Aliens vs. Predator: Multiplayer Hands-On
Xenomorphs are probably the scariest things in the entire world; the fanged proboscises are terrifying and they've been designed to intimidate men by being made to look like terrifying willies. Or something like that. Just thinking about them means I'm going to have to sleep with the light on tonight, repeatedly reminding myself they're just men in suits.
My irrational terror for these slippery, acid-hocking endoparasitoids runs so deep that, at a recent preview event, the sight of a man dressed up in an alien costume - probably hired by Sega under the belief that it would be 'fun' and 'kooky' - caused me to jump in terror, shouting something highly unsavoury before scrambling to regain my composure and pretend like nothing had happened. Predators? Danny Glover can batter one to death, so I'm okay with those.
I'm airing my fears of certain fictional creatures in public because developer Rebellion are keen to harness the inherent terror of the source material in their upcoming Aliens vs. Predator, which meant I had to brave a poorly-lit underground London venue to experience some of the game's multiplayer modes. They're not real. They're not real.
In Infection mode, for instance, one player from a team of marines gets randomly plucked to spawn as an alien and hunt his former companions: it's rare to see a room full of fully-grown adult men spin around with such fear-driven urgency when they hear a teammate open fire. If the alien (and you quickly forget it's being controller by another player) gets a kill then the fallen teammate bolsters the alien ranks, and so the game continues until there's just one terrified marine versus a swarm. More advanced weaponry spawns as the marine ranks dwindle, but the psychological trauma of it all encouraged players to perform their best screaming Lambert impersonations. Never open the god-damn hatch!
Predator Hunt, on the other hand, spawns one player as a Predator and gives him a set amount of time to make a kill on the team of marines. Whoever kills the Predator comes back as him, and if any Predator fails to make a kill within the time limit they'll die from the shame of their failure, respawning as a human and giving a random player a go. Only the Predator can score from kills, so it pays for the marines to keep Ol' Painless waiting to deny the Predator points. There's something in those trees!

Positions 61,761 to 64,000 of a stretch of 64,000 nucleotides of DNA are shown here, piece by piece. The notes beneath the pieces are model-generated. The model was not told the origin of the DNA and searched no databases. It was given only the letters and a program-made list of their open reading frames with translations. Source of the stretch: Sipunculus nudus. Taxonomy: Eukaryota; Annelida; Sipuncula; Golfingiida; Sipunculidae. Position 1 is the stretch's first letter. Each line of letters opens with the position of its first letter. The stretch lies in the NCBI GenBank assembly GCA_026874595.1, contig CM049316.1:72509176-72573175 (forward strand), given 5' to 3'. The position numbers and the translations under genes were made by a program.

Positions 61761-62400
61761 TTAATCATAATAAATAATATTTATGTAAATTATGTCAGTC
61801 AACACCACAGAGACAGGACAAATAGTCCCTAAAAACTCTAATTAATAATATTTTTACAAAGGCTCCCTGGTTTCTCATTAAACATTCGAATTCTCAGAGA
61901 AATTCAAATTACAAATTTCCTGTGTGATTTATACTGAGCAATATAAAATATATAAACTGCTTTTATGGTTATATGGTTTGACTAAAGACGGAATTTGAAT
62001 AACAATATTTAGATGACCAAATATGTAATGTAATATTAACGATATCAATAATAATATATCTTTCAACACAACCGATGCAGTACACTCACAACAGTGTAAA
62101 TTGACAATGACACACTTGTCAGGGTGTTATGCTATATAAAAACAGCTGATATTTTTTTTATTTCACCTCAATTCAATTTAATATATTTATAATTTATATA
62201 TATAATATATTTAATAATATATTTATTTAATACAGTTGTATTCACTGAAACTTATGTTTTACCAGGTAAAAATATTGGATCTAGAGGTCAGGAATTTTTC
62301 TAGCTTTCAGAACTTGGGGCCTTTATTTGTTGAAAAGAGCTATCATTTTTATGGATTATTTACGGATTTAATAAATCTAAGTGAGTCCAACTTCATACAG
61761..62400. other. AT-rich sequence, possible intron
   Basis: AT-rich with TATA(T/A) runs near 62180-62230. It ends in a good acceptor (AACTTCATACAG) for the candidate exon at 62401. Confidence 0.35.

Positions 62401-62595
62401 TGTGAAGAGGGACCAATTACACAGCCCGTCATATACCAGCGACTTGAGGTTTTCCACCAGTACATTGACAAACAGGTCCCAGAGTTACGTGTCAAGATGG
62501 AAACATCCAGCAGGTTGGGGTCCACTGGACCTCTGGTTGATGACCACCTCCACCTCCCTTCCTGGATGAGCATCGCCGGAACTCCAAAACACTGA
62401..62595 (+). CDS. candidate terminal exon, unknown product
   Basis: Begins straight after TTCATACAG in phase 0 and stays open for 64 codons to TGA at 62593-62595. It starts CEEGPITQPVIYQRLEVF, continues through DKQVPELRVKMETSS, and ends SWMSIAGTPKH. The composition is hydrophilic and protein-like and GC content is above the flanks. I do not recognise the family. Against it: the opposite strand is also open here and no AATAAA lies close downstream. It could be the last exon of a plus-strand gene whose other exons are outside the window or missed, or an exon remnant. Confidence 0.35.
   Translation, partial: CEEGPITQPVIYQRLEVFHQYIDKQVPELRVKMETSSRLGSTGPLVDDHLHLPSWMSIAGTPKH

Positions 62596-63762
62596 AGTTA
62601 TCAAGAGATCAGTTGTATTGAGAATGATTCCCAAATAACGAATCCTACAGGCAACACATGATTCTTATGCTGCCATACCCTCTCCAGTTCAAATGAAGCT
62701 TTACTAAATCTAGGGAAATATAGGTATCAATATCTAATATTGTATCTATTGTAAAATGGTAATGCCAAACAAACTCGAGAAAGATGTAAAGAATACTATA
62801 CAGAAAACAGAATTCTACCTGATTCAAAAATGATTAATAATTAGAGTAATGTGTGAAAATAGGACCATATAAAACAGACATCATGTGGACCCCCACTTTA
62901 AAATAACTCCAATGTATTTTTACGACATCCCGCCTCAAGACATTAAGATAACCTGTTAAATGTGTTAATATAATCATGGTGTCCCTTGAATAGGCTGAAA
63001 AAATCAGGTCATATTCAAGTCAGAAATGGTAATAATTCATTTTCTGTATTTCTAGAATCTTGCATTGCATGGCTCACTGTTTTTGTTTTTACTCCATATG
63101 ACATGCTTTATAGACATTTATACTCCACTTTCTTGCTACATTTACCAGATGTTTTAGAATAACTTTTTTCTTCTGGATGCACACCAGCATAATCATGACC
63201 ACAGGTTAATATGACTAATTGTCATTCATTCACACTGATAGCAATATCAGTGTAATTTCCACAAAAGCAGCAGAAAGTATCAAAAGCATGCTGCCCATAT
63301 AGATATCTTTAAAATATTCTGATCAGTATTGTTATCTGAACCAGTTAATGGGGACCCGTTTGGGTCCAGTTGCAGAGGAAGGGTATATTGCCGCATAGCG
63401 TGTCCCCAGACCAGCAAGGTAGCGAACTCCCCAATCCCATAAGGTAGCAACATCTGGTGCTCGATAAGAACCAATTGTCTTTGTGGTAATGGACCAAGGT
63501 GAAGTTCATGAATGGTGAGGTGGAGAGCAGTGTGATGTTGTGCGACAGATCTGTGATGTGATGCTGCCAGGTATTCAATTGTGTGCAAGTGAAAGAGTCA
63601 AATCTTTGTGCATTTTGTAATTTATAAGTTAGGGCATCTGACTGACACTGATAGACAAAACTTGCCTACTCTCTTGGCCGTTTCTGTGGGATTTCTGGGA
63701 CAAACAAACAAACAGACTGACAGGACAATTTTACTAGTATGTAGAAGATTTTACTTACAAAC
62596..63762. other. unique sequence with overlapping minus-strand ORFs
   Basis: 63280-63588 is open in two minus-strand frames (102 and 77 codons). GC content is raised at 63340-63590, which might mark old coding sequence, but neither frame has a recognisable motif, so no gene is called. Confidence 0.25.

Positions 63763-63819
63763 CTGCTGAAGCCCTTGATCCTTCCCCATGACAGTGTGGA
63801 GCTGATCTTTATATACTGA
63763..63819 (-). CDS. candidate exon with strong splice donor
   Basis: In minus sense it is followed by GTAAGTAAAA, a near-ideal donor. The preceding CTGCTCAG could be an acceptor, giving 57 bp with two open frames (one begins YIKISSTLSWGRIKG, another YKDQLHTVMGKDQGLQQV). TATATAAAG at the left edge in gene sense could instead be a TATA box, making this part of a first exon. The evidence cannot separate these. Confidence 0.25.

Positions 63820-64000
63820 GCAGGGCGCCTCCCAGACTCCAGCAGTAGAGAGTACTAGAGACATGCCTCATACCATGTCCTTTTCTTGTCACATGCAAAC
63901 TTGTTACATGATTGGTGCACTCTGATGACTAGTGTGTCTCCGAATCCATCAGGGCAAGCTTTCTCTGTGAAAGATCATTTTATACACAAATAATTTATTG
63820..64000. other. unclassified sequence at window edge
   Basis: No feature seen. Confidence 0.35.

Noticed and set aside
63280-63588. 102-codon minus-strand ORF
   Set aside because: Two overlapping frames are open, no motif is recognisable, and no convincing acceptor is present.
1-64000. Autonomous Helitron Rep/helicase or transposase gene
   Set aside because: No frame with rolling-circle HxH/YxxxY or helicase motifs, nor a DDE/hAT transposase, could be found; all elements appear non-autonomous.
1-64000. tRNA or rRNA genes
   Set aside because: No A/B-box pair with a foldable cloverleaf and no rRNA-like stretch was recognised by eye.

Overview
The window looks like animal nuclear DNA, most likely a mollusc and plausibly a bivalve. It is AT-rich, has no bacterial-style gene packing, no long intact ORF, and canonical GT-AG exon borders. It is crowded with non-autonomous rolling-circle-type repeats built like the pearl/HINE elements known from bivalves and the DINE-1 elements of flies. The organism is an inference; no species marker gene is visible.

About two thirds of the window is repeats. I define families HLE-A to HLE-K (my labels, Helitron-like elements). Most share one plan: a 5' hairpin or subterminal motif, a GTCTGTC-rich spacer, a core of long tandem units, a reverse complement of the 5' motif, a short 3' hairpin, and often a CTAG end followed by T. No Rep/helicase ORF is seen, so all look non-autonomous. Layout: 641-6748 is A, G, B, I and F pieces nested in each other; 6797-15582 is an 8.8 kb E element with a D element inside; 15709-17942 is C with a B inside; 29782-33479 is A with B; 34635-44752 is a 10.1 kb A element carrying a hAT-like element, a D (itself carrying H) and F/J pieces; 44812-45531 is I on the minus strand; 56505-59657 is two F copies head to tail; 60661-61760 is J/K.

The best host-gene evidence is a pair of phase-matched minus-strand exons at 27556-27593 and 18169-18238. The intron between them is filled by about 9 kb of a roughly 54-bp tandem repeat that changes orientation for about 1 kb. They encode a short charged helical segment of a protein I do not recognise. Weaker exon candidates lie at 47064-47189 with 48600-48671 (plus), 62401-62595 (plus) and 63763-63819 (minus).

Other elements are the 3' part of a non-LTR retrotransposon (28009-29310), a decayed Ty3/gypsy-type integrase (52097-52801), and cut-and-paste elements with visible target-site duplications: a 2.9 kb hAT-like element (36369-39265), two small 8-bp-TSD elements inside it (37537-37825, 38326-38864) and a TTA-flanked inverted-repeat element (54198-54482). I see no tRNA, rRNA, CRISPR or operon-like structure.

Admittedly I'm hamming it up a bit, but there's obvious potential in the license for unsettling players in ways most games only dream about. Consider the game's recently-announced Survivor mode, the latest incarnation of the ever-popular Horde mode (which Rebellion is at least partially responsible for crafting, seeing as they included a variant of it in the original AvP game way-back-when in 1999) which pits squads of marines against never-ending waves of CPU-controlled aliens. Are Rebellion aiming to finally make the Horde/Firefight/Nazi Zombies mode terrifying? "Definitely," says Rebellion's Eric Miller, "we try and achieve that with the atmosphere, the lighting, the way in which we increase the difficulty. There are no difficulty modes. You just play. You don't have little numbers coming up on your screen going 'congratulations, you made a kill! ' Everyone loves points increasing; don't get me wrong, it's a fundamental gameplay mechanic. But it's not scary."
Intentionally creeping players out is something the staff at Rebellion clearly love talking about. "The aliens aren't always going to come straight to you," interjects producer Dave Brickley, "their behaviour allows them to pathfind using the dark areas, and they'll hang out, they'll wait and see - so you get this weird experience where you're walking forward looking for them. We mix it up. You might be completely under attack at one point, but then you'll have to go looking. And you're not going to know where they are - they're sat in the dark, and it's a motion sensor! So if they're not moving you can't hear them."
Expanding the multiplayer into broader adversarial modes is also a key focus for the studio, and a few rounds of deathmatch highlighted the game's unique position: distilled into its base component, Aliens vs. Predator is unique in being one of the only class-based deathmatch modes currently on the market. That its three classes are based on some of the most iconic characters of all time probably doesn't hurt, either.